were my inner circle in high school. Together—me, Mike, Kent and Neil—comprised
the self-proclaimed Dahmer Fan Club and encouraged Jeff to perform his freaky
schtick for our amusement. Mike and Neil, in particular, were a great help in
bringing this book together. Their memories are very sharp and both are natural
storytellers. Kent is a close pal, but he has no interest in anything to do
with Dahmer, or with high school at all. I don't think he's even read the book.
I never bring it up with him. Of the four of us, he knew Jeff the longest, all
the way back to 3rd grade. The rest of us went to different elementary schools
in the district.
Dahmer comes up once in awhile when I talk to Mike or Neal,
but no more than any of the other freaks and geeks we interacted with.
FANG: What was their reaction to the comic?
BACKDERF: A curious one! I sent the first draft to Mike and
Neal and they both responded the same way. They said "this is the funniest
book I've ever read."
The explanation for that ridiculous statement lies in the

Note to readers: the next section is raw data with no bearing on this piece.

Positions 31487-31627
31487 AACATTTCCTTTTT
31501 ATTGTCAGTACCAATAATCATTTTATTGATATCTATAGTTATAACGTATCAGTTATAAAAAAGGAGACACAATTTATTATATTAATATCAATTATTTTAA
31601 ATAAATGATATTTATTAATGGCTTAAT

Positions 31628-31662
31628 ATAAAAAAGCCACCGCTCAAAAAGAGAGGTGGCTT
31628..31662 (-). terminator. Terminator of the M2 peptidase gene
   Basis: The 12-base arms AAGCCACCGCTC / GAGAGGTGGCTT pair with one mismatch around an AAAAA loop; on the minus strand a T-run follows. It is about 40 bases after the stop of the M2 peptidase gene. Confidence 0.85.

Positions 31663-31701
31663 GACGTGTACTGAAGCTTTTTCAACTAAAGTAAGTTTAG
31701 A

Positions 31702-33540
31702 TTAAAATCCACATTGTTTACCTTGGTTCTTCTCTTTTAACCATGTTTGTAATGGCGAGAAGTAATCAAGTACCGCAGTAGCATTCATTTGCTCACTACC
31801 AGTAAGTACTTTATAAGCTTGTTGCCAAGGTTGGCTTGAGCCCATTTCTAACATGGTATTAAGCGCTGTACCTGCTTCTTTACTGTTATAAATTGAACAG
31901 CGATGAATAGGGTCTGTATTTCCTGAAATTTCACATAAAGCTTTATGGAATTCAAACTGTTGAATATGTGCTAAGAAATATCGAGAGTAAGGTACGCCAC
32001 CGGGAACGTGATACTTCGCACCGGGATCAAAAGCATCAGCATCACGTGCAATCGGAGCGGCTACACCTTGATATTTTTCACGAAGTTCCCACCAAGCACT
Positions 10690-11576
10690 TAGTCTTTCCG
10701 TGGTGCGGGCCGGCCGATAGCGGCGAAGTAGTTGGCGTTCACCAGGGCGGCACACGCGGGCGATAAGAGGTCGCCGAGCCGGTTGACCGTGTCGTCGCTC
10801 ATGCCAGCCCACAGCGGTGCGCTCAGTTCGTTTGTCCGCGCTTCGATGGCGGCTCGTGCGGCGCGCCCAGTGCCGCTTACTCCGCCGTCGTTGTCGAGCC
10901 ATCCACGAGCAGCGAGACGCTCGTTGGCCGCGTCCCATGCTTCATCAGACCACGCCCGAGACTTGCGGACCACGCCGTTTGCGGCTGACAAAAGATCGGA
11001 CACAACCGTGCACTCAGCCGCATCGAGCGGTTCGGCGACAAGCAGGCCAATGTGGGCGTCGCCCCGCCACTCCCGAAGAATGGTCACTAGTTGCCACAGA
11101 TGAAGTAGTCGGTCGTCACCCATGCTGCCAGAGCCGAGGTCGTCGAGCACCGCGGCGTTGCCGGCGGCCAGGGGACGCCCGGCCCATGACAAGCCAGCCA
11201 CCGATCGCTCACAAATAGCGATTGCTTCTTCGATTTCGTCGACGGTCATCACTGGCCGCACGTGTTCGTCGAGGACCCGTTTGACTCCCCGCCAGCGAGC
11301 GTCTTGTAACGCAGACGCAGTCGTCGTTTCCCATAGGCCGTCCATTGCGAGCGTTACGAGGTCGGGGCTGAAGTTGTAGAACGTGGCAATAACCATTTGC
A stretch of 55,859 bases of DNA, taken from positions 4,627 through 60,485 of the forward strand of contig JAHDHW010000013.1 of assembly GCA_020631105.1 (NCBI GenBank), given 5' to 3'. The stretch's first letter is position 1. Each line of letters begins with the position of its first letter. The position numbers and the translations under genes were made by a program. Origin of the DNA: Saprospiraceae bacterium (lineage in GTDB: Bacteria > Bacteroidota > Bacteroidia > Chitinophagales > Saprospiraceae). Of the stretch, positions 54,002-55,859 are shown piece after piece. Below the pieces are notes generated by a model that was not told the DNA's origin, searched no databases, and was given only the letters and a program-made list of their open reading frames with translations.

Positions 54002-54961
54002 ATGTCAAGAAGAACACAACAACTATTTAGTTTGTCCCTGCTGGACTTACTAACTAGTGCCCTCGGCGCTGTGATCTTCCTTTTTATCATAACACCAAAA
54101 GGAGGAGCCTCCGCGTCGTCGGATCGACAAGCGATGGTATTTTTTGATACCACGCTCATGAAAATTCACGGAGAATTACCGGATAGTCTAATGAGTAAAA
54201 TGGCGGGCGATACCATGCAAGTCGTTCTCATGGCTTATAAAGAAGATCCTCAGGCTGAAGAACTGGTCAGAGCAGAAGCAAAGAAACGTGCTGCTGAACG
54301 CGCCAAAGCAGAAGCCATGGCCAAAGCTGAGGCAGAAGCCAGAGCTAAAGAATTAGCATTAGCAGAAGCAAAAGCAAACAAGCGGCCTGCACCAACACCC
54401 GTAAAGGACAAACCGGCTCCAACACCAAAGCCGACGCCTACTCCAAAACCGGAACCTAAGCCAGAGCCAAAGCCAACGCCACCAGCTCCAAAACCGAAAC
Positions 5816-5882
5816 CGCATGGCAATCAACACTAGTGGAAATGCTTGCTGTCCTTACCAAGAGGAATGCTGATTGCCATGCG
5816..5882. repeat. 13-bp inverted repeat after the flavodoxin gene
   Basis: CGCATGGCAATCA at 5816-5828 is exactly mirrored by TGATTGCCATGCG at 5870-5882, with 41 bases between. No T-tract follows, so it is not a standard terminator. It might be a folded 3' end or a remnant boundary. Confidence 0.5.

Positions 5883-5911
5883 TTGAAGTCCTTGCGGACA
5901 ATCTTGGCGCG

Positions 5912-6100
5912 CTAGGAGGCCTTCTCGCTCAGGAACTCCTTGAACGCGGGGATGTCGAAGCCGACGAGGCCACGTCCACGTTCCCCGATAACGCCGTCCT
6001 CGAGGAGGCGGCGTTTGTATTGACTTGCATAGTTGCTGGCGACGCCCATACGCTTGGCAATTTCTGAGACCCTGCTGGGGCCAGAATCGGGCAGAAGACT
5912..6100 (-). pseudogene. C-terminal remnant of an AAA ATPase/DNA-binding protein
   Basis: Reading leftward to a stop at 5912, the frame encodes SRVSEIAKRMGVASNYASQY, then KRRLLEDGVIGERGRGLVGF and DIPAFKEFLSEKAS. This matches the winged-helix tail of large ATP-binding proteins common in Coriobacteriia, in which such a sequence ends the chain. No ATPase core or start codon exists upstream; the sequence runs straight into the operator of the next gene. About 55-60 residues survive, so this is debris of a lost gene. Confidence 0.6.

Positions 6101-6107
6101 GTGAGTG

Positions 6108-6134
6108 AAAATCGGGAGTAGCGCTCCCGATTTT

way I constructed the story. In the front, you have Jeff's tale of isolation
and the depraved dysfunction that was methodically consuming him, body and
soul. That's the story the average reader latches on to, as he should. But in
the background, there is a second storyline that intertwines with the main
storyline, that of me and my friends and our goofball antics.
I wrote the story this way for two reasons. First, I wanted
to give the reader something human to hang on to. As the story progresses, Jeff
becomes less and less human. So I give the reader these four very typical teens,
and their silly antics and petty concerns. They provide the story with a human
soul, and, just as important, serve as a stark contrast to Dahmer, the emerging
fiend. The second thing I was doing writing the book this way, was making it
fun for me to produce. This is a dark, depressing tale. There's no happy
ending. We know what's coming. It's carnage. The thought of spending over a
year grinding out page after page was not something I was looking forward to.
So what I did, after I wrote the book (and that was indeed a very depressing